Wednesday, June 6, 2018

California's State-Sponsored Travel Blacklist

Recently Oklahoma has been added to California's state-sponsored travel blacklist. 

I see that Alabama has already made this list previously.  Apparently California is attempting to exert economic influence on another state's politics. Whether is this a good idea, or just meddlesomeness, is a matter of opinion. 

I must say that it is absolutely comic to think of California as a possible moral compass!

But, amazing to say, none of the articles regarding this addressed the practical aspect of what sort of magnitude this sort of blacklist has on most states. 

For example,  just how has Alabama been affected by being on California's travel blacklist? Somehow, I don't see there having been a large number of ordinary California state employees being required to go to Alabama for some reason or other. Or maybe some beach-starved Californian workers are jonesing for some quality beach time at Gulf Shores!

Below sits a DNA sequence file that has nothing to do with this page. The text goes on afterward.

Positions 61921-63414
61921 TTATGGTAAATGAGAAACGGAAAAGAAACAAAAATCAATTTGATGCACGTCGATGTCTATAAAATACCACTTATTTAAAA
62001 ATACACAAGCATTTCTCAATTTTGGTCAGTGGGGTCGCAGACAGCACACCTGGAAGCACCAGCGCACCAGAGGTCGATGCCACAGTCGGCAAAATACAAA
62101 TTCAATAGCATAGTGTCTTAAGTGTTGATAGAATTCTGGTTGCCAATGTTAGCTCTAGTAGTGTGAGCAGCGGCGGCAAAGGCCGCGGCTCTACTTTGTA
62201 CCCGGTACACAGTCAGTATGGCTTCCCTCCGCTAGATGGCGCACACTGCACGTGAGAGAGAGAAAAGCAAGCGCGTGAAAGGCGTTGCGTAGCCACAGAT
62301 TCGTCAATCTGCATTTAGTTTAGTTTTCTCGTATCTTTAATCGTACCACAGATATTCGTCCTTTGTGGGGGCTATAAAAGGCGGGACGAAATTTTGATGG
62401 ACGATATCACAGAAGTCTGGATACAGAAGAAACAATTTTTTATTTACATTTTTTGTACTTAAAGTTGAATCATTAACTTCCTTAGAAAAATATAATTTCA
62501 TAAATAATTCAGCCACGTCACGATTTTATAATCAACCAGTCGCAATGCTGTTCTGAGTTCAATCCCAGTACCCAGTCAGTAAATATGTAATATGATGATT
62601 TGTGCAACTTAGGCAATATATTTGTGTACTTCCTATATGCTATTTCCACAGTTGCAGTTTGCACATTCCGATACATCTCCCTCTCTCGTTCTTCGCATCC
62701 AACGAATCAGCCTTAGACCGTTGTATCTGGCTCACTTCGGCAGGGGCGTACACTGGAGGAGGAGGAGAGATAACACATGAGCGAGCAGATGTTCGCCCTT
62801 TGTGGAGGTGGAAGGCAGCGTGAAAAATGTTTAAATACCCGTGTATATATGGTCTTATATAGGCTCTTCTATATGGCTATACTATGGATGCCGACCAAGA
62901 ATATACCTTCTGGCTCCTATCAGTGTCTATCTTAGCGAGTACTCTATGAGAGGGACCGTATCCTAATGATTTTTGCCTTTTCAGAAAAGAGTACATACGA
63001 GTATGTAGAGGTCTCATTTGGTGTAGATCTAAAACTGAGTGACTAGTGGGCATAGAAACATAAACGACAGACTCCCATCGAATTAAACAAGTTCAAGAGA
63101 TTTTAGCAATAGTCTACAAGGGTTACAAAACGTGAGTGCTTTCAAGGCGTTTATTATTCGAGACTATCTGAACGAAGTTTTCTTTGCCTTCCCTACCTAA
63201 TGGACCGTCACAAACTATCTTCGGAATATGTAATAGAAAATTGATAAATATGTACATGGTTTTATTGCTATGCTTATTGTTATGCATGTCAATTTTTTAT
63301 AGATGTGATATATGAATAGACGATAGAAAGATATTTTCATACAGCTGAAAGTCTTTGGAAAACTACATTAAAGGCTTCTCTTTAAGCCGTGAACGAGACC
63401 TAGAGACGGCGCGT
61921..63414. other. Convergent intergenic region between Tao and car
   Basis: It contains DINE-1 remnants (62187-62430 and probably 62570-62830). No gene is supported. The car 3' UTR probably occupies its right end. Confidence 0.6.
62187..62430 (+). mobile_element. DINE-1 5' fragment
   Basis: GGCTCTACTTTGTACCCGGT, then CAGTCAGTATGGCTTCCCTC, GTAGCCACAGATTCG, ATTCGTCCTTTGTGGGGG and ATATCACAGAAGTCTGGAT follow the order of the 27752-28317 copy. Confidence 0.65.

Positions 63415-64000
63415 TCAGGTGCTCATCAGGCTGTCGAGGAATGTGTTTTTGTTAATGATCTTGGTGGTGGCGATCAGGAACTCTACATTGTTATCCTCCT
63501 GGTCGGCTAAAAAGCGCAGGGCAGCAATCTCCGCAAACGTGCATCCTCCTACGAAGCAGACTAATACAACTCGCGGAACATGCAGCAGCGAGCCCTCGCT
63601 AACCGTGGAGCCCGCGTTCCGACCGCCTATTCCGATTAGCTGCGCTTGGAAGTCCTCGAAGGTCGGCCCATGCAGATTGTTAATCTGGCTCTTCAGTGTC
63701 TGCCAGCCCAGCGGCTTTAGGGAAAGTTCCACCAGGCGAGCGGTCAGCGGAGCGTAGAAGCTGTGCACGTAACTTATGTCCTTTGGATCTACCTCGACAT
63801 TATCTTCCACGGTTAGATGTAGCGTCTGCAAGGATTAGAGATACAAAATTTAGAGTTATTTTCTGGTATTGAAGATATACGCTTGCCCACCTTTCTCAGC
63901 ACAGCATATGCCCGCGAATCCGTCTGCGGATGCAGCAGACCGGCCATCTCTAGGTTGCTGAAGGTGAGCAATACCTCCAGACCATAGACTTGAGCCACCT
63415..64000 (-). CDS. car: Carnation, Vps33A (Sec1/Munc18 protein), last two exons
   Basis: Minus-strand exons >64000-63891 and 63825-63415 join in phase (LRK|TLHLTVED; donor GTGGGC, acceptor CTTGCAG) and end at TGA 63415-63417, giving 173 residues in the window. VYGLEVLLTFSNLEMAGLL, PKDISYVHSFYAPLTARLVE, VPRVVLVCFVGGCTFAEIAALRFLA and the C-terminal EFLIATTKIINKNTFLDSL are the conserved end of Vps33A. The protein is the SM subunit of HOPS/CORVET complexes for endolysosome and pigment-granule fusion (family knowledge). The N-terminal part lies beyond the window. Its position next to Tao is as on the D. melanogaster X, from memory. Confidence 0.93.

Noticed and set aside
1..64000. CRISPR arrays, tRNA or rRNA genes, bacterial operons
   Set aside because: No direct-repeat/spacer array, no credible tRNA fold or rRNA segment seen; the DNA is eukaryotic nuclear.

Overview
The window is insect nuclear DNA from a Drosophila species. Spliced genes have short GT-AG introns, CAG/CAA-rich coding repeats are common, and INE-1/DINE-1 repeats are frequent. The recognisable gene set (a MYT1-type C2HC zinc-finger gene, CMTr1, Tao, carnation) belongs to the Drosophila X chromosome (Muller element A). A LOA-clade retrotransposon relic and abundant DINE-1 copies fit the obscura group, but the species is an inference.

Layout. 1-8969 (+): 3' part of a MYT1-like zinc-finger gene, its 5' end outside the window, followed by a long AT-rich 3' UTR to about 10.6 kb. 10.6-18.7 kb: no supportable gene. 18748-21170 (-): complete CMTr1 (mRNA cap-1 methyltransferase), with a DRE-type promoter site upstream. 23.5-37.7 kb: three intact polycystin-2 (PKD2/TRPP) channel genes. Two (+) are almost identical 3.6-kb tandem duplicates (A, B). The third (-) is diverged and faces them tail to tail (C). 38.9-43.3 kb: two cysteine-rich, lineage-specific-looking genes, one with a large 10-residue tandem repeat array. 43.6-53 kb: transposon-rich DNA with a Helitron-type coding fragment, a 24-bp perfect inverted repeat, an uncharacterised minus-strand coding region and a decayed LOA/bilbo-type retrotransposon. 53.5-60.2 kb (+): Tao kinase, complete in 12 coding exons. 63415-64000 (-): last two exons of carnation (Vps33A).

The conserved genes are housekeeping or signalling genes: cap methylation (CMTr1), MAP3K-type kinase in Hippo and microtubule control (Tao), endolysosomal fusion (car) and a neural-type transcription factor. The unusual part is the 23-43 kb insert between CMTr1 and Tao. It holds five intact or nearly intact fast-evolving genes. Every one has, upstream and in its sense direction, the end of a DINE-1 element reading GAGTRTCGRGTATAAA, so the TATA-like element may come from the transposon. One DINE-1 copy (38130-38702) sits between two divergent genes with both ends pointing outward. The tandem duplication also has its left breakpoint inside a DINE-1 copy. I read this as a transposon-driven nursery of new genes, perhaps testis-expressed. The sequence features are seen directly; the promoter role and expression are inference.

1. It is very unlikely that anyone has come up with a specific amount that a travel ban of this type would affect a particular state; it would require shifting through a lot of raw data (travel receipts).

    Someone once said that relations between states should be like lovemaking between porcupines: it should be done very carefully. A large state with significant economic clout may come across as a bully and generate resentment, and cause citizens of the targeted state to launch a voluntary economic boycott of the perceived bully political entity.

    Gulf Shores is not Laguna Beach (my favorite); but it's not bad.


  2. This is a pro forma gesture liikely to have minimal impact.

  3. Kind of mean-spirited of them, IMHO.

  4. I wouldn't lose sleep over this grandstand move.

  5. California officials not traveling here -- sounds pretty good to me.